Breakthrough printing technology for series manufacturing
Holst Centre is a pioneer of flexible and printed electronics with an extensive portfolio of breakthrough technologies. One of the most promising innovations of the past years is 3D printed electronics. This technology boosts the performance of next-generation electronic devices like sensors and medical instruments where volumetric constraints apply.
3D printed electronics is an emerging technology at the intersection of 3D printing and printed electronics. It combines structural and electronic manufacturing in a single step. The electronic circuits are created using printed-electronics technologies as part of the 3D-printing production process, embedding them directly into structural components. This means there is no longer a need for separate circuit boards or electronics layers, giving complete three-dimensional design freedom and inherent protection from dust and dirt. This patented printing process is scalable up to 10,000 cm3 of integrated electronics per hour, making it significantly faster than inkjet and dispensing technologies. At this high-speed, resolutions of less than 10 microns can be realized, opening up the possibility to embed bare dies and ultimately enabling serial manufacturing of systems-in-package.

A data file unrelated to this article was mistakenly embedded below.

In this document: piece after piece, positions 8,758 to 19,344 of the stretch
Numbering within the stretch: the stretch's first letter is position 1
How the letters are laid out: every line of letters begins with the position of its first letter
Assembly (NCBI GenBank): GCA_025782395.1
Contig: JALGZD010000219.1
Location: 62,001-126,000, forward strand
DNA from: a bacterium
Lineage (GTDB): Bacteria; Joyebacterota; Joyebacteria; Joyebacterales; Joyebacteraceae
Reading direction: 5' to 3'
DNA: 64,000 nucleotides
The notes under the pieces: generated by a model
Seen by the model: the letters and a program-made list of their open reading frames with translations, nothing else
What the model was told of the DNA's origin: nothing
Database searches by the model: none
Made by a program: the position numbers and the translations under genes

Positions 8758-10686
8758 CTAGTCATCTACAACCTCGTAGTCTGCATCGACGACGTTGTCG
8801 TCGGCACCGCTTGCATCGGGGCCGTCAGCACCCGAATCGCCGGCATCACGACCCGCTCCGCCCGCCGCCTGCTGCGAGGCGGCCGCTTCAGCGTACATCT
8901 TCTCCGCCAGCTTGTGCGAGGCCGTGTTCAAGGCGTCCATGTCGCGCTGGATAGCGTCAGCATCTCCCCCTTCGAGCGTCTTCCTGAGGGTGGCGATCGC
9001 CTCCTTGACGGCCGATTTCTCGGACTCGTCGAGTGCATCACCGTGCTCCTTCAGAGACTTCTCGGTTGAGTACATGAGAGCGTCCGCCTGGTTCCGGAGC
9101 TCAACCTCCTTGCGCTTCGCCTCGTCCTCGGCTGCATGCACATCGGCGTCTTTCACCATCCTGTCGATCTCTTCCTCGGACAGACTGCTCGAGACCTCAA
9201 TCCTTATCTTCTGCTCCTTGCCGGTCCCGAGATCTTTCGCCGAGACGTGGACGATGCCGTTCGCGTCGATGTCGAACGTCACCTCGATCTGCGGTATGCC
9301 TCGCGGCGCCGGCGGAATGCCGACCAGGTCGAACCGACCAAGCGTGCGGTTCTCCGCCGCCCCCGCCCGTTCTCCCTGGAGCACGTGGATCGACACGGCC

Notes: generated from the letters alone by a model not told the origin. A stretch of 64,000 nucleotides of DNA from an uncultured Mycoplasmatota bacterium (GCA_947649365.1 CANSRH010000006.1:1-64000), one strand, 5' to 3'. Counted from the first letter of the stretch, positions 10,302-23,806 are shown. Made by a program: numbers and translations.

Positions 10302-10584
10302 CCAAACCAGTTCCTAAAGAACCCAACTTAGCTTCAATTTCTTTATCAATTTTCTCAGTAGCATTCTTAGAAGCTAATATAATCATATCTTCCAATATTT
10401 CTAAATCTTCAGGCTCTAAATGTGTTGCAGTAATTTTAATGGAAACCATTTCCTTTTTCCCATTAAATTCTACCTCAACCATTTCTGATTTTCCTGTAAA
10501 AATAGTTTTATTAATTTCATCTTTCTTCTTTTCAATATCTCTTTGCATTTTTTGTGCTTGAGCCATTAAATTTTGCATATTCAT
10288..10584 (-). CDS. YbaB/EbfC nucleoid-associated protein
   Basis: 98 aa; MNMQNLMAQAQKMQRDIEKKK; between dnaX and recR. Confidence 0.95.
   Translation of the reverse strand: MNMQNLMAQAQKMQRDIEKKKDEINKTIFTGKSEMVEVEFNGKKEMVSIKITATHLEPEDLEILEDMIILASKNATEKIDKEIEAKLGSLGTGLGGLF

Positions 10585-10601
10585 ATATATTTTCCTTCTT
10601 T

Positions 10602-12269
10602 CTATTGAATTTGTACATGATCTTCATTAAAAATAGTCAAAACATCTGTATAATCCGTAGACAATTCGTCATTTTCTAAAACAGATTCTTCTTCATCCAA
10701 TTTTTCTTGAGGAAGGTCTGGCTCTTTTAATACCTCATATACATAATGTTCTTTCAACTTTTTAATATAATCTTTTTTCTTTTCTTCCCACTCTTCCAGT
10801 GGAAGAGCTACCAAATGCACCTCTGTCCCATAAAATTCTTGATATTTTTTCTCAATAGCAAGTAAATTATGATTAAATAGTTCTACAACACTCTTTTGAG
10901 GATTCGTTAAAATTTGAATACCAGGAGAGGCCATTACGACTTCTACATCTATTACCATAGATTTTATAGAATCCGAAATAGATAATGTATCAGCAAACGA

State of play
Since 2017, Holst Centre collaborates with its partners in the Hyb-Man, Lee-BED and Ampere consortia to develop this 3D printing process and demonstrate its capabilities. The design advantages are beneficial in multiple fields.
Promising application areas include:
The medical industry, for the production of sensor-equipped surgical instruments
The defence industry, to monitor and control ammunition and improved communications
The high-tech equipment sector, for faster and more accurate sensors The semiconductor industry, for 3D heterogeneous integration
The applicability of our technology for 3D heterogeneous integration is being explored together with the Chip Integration Technology Center (CITC).
At Holst Centre, we continue to explore the potential of this promising technology, and we are keen to get in contact with potential end-users to discuss requirements and specifications. Our final goal is to prove feasibility for specific applications and to support the industry in adopting this new technology. At Holst Centre a proto-tool is available, which is compatible with a wide range of materials and supports all research activities.